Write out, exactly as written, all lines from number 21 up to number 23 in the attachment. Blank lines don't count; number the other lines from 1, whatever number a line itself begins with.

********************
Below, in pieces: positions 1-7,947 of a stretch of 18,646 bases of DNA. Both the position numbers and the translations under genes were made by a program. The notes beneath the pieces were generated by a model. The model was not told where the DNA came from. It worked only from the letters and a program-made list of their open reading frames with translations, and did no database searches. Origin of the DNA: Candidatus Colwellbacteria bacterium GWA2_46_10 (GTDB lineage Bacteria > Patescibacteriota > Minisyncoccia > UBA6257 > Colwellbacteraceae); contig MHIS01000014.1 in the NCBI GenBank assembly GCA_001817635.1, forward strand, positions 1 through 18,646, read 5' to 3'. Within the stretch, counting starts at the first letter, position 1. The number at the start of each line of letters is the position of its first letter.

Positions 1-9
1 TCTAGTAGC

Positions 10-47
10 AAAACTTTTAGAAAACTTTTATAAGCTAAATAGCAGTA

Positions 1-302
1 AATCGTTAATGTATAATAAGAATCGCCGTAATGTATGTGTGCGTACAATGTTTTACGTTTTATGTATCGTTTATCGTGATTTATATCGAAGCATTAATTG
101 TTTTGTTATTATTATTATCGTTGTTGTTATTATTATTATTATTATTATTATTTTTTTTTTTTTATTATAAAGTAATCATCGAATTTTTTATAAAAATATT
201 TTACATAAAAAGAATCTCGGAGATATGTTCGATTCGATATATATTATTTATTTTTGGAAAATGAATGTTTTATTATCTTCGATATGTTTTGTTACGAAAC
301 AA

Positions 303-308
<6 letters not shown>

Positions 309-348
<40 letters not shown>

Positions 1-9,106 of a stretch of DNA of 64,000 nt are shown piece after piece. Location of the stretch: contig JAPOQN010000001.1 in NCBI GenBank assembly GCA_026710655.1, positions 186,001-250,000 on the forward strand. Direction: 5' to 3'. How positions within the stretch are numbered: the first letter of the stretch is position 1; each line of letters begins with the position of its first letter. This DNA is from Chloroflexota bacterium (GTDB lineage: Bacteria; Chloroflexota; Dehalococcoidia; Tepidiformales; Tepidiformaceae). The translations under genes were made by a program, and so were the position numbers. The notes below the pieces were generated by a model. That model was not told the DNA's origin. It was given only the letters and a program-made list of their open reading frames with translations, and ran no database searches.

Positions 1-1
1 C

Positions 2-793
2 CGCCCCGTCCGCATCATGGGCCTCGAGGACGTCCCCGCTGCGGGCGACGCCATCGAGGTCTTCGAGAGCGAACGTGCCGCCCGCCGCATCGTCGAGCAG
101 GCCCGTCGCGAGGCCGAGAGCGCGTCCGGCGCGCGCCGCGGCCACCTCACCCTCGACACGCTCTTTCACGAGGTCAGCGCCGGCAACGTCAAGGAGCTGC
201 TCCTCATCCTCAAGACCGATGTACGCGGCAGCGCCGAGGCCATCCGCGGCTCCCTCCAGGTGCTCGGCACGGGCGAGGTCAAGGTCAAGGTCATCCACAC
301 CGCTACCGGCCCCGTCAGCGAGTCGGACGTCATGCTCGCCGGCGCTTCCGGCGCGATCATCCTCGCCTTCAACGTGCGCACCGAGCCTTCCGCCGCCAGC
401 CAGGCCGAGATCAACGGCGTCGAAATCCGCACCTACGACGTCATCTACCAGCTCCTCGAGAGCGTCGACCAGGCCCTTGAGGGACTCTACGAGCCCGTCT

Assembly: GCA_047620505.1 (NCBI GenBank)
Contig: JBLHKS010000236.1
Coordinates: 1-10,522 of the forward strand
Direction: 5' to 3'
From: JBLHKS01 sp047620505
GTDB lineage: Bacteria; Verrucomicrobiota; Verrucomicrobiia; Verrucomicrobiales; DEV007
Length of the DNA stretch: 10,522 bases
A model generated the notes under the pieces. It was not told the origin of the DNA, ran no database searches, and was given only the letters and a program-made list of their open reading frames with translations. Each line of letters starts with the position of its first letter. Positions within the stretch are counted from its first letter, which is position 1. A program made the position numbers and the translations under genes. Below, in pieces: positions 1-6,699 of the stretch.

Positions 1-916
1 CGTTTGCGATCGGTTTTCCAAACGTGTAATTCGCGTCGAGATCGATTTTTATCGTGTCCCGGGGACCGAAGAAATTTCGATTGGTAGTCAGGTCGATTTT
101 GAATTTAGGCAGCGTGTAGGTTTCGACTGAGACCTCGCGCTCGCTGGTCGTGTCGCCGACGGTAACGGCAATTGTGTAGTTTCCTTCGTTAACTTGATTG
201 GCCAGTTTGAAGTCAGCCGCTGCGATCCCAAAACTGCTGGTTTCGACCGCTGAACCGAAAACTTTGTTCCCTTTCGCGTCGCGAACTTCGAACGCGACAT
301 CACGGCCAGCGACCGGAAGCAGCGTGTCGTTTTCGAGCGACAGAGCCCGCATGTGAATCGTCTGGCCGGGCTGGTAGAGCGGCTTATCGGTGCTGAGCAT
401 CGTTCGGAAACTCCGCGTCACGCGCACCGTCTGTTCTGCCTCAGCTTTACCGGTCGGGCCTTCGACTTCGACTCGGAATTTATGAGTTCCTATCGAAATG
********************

201 TCCTCATCCTCAAGACCGATGTACGCGGCAGCGCCGAGGCCATCCGCGGCTCCCTCCAGGTGCTCGGCACGGGCGAGGTCAAGGTCAAGGTCATCCACAC
301 CGCTACCGGCCCCGTCAGCGAGTCGGACGTCATGCTCGCCGGCGCTTCCGGCGCGATCATCCTCGCCTTCAACGTGCGCACCGAGCCTTCCGCCGCCAGC
401 CAGGCCGAGATCAACGGCGTCGAAATCCGCACCTACGACGTCATCTACCAGCTCCTCGAGAGCGTCGACCAGGCCCTTGAGGGACTCTACGAGCCCGTCT